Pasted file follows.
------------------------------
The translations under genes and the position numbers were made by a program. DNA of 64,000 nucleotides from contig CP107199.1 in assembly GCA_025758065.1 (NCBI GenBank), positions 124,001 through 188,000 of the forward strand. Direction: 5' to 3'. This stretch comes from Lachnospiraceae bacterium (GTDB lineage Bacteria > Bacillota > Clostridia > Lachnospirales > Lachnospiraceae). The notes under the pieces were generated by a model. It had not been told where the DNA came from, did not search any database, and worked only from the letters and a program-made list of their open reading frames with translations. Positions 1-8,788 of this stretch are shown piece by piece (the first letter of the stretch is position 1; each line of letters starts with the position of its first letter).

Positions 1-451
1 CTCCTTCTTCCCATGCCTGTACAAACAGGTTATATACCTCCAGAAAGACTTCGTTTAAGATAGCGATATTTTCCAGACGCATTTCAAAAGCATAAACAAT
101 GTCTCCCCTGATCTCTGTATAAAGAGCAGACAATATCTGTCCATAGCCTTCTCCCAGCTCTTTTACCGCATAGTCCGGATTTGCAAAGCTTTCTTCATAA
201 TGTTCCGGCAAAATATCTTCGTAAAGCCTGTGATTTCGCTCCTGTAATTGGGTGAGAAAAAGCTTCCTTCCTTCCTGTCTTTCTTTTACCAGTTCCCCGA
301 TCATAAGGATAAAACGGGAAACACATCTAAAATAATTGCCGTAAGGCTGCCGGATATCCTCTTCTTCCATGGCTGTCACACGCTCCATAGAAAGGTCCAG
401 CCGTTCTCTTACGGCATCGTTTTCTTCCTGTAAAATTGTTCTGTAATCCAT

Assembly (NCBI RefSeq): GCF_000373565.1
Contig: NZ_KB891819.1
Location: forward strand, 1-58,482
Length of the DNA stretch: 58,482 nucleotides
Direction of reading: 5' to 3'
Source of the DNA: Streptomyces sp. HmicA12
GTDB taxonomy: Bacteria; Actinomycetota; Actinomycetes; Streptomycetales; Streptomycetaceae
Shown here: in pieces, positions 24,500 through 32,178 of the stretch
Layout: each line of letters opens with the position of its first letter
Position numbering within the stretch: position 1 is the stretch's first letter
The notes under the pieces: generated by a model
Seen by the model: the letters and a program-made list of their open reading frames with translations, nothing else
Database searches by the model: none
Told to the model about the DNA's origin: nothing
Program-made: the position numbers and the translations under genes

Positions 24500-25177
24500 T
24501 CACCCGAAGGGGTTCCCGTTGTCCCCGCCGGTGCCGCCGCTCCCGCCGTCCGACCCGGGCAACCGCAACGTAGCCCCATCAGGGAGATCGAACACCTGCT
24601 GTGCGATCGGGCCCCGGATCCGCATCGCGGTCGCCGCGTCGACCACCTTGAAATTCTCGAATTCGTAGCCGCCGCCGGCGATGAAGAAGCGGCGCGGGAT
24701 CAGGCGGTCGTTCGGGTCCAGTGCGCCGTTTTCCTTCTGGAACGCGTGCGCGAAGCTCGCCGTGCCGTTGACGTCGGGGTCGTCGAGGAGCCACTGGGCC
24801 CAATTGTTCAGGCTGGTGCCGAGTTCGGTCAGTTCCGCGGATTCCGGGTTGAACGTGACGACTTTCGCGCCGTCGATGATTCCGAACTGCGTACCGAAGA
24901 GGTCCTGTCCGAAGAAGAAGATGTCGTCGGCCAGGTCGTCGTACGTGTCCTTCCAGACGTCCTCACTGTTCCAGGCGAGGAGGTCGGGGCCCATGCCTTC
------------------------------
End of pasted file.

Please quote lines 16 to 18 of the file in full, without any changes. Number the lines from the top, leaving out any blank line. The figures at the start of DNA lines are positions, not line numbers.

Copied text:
Layout: each line of letters opens with the position of its first letter
Position numbering within the stretch: position 1 is the stretch's first letter
The notes under the pieces: generated by a model